The Lords Built Environment Committee has published its Meeting housing demand report and calls on the Government to act on planning, SMEs and housing for the elderly to address the housing crisis
The report reveals that too many people live in expensive and poor-quality homes and with an ageing population that will see one in four people in the UK over the age of 65 by 2050, the UK needs more specialist housing suitable for the elderly.
The Lords Built Environment Committee is calling for the New Homes Ombudsman to ensure homes are built to high standards of quality and design.
Skills shortages are also a major issue. The Government’s own figures show that shortages accounted for 36% of all construction vacancies and 48% of all manufacturing and skilled trades vacancies.
Baroness Neville-Rolfe DBE CMG, Chair of the House of Lords Built Environment Committee, said:
“Skills shortages in the construction, design and planning sectors must be addressed to unlock the required development, including the green skills needed to address climate change.”
The report is calling for the industry to be upskilled and reskilled, including for the green skills needed to address climate change, and for urgent reform of The Apprenticeship Levy.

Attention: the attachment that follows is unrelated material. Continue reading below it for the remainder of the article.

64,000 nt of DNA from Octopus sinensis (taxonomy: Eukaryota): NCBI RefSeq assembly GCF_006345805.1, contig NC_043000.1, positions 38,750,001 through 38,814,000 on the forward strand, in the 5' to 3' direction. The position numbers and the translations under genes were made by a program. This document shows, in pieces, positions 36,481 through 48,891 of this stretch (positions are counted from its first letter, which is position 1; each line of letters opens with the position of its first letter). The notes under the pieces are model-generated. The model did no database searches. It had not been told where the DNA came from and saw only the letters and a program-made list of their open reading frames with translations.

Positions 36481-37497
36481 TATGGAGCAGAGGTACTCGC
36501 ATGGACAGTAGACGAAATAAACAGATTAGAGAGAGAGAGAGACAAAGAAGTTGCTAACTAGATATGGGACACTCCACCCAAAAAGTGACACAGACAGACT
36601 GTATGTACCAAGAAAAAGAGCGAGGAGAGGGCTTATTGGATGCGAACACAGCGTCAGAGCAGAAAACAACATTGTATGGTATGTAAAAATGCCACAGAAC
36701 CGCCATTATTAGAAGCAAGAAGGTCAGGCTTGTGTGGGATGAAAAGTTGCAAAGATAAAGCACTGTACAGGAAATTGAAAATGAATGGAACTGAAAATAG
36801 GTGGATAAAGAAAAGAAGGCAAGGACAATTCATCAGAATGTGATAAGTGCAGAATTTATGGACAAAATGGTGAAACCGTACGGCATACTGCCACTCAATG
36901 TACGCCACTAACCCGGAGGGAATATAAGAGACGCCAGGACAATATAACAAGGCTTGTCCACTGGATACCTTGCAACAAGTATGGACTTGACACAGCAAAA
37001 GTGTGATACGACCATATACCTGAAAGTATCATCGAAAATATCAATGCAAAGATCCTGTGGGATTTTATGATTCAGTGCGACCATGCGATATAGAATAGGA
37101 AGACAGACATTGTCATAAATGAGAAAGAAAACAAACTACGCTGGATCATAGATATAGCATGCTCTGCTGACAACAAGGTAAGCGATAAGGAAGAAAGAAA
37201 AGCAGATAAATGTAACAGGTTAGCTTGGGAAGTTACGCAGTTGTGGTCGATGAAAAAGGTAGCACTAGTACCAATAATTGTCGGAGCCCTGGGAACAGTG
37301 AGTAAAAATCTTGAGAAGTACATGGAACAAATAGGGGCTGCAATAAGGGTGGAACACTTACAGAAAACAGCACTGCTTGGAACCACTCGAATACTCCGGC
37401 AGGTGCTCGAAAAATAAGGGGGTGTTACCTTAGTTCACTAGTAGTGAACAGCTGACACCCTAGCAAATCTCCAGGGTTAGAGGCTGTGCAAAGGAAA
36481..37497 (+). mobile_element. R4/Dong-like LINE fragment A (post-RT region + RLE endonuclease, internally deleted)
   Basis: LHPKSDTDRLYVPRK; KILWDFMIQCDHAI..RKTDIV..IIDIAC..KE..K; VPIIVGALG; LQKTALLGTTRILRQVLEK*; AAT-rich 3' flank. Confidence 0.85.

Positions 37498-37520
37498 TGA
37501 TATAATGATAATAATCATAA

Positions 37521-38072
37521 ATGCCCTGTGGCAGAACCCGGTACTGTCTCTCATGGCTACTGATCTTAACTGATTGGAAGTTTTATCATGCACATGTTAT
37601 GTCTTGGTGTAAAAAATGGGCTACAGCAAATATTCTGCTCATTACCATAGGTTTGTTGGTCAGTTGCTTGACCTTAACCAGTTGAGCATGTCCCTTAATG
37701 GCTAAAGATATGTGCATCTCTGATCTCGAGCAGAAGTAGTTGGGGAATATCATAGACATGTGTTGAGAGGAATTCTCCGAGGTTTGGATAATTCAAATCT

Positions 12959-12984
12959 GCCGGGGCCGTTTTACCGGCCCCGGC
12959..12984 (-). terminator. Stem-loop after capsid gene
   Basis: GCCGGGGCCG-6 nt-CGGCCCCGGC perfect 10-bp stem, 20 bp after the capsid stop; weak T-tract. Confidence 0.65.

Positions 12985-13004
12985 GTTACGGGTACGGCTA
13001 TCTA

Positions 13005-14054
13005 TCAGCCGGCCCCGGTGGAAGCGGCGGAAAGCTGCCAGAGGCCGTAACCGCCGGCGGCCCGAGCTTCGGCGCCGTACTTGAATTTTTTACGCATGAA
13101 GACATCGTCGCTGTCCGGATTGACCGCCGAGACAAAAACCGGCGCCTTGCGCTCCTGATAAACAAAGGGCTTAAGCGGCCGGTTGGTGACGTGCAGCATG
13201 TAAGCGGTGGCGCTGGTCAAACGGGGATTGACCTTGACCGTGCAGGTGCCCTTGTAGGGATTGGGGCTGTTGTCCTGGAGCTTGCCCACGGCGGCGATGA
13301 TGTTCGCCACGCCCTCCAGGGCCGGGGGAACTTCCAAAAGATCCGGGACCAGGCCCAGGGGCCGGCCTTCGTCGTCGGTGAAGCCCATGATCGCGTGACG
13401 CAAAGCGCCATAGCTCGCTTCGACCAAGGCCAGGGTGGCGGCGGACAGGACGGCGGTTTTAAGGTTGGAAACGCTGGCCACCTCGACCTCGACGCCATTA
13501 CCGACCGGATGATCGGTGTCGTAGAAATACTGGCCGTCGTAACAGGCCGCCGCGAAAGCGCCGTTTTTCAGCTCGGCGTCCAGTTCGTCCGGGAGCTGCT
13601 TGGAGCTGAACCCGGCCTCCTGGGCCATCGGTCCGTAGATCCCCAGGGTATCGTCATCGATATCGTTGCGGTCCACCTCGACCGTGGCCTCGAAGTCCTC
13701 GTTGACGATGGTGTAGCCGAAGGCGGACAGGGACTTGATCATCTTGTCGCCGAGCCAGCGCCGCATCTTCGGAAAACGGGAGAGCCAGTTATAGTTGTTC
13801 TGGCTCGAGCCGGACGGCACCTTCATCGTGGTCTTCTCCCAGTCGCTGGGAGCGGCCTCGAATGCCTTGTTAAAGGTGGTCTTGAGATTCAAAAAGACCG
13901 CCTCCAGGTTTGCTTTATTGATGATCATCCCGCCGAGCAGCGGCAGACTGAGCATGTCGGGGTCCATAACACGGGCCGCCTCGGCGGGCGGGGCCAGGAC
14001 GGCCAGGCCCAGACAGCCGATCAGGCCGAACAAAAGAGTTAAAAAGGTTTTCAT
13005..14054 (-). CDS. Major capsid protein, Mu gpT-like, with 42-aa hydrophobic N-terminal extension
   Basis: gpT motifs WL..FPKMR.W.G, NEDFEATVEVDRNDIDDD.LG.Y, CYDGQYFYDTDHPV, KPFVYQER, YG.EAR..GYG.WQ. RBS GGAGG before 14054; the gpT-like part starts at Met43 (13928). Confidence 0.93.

The role of SMEs in the housebuilding industry has also collapsed. Baroness Neville-Rolfe DBE CMG, added: “The Government’s ambitious target of 300,000 new homes per year will only be met if Government takes action to remove the barriers for housebuilders, particularly for SMEs who 35 years ago built 39% of new homes but now build just 10%.”
Planning reforms have created uncertainty for housebuilders and planners and more up-to-date, simple, clear and transparent local plans are needed. Planning departments need more resources to avert an emerging crisis.
“The planning system needs urgent reform. Currently, less than half of local authorities have an up-to-date local plan: more councils need simple, clear and transparent local plans. Any new planning system will only work if local planning authorities have the resources and staff to implement it.
“Uncertainty and the absence of a clear policy direction has only exacerbated housing problems. Our report provides a package of proposals to help deliver much needed housing and address the critical undersupply of new homes”, Baroness Neville-Rolfe DBE CMG concluded.